Since the beginning of the spring semester, a hostile environment has become evident on campus. The discussion of major restructuring, eliminating winter intersession, along with an unprecedented bribery scandal have made almost every one ill at ease.
The Aug. 29 Board of Trustees meeting set an even more damaging tone this semester. With the Boardâ€™s approval of a calendar that eliminated winter intersession, along with a complete realignment of the collegeâ€™s staff, administration, faculty, and teaching divisions, multiple groups on campus were caught off guard.
Many shared governance groups feel the Boardâ€™s and the administrationâ€™s decisions have been in complete disregard of their yearâ€“long discussions and recommendations.
The Academic Senate, Associated Students, and Calendar Committee all recommended keeping winter intersession during last yearâ€™s deliberations. The Senate and College Council voted to keep the 13 college divisions separate and to appoint deans for each.
The meanings of important terminology keep changing. Sessions have suddenly become interchangeable with intersessions; terms have become interchangeable with semesters. A â€œstudent calendarâ€ has replaced an academic calendar.
At an emergency meeting held on Aug. 28, the Faculty Association questioned the shift from an academic calendar to a student calendar. At the Aug. 29 Board meeting, the administration explained there was no difference: however many during the public comment begged to differ. Many are still confused at this change of terminology.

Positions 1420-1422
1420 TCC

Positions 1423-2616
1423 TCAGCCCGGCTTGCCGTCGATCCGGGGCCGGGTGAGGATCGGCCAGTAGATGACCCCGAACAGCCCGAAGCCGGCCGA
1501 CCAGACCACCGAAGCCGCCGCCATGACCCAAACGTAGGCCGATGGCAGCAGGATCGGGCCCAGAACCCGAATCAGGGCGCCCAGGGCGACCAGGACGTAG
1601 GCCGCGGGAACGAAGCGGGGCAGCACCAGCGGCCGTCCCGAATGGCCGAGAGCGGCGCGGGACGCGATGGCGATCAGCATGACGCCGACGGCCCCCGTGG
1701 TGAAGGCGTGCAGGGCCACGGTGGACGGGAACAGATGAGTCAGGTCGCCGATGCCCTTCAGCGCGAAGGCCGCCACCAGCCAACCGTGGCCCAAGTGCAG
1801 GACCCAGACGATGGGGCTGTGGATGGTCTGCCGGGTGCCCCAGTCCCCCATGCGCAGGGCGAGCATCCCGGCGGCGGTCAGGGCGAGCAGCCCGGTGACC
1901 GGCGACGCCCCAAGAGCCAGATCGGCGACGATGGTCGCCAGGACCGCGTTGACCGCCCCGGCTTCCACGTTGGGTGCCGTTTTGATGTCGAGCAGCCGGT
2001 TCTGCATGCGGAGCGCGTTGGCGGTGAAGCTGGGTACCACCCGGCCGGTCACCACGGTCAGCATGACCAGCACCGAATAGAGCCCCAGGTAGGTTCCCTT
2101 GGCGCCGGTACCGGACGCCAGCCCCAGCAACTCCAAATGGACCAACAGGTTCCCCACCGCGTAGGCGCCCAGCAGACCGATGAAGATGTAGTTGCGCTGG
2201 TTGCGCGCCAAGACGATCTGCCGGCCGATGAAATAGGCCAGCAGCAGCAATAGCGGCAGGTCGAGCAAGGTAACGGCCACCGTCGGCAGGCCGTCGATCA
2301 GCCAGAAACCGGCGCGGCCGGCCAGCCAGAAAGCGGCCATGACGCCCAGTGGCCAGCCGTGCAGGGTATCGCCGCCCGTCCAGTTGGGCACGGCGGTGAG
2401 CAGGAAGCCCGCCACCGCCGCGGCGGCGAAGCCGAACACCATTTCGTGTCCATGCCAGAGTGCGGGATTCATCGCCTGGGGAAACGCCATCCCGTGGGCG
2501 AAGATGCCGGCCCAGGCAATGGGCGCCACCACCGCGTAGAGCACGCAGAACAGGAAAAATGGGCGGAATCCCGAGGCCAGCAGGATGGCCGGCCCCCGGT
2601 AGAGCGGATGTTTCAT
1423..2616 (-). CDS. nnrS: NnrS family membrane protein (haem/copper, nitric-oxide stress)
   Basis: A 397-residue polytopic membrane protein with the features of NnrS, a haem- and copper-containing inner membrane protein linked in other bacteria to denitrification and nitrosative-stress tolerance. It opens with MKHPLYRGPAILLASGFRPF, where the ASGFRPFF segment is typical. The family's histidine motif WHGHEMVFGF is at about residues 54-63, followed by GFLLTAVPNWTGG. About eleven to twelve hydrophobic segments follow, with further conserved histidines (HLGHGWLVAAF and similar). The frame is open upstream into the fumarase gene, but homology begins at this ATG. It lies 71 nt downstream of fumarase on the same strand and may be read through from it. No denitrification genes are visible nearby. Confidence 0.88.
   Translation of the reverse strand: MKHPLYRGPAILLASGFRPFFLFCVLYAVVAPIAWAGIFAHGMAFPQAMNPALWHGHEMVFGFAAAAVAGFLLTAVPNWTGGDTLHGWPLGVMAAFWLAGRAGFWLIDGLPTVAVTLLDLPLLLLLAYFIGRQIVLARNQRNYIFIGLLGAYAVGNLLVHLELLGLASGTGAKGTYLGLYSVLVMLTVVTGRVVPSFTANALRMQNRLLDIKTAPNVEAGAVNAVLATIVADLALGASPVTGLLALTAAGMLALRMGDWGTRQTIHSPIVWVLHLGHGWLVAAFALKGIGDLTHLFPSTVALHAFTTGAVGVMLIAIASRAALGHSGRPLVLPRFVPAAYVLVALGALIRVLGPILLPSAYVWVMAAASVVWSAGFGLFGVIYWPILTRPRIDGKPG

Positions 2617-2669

Not only is there confusion about the meaning of the words, but there is also serious confusion among students and faculty over the administrationâ€™s fullâ€“page advertisement [which appeared in previous issues of the Courier] explaining the calendar change. Some officials said the advertisement gave misinformation regarding summer semester, saying there will be two distinct sessions, instead of one semester with two sessions within it. Of course, these could be the wrong words or they could mean something else. Who knows?
At the Academic Senateâ€™s Sept. 11 Town Hall, members of the administration, Senate and AS sat on a panel in an attempt to explain the calendar change to faculty and students. Many faculty members questioned the starting dates for spring and summer semesters. While the Town Hall aimed to help explain the administrationâ€™s actions to the public, it only caused more confusion and uncertainty regarding these actions.
At the town hall, officials said they did not have a set number of sections for summer 2013, nor did they know if the springâ€™s Jan. 7 start date could be moved a week later to aid faculty in their course planning.
The administration must learn to better explain its decisions and its rationale to the public. But first, officials must fully understand the consequences of their actions, or else we are doomed to a sense that they are making it up as they go along, without a coherent plan.
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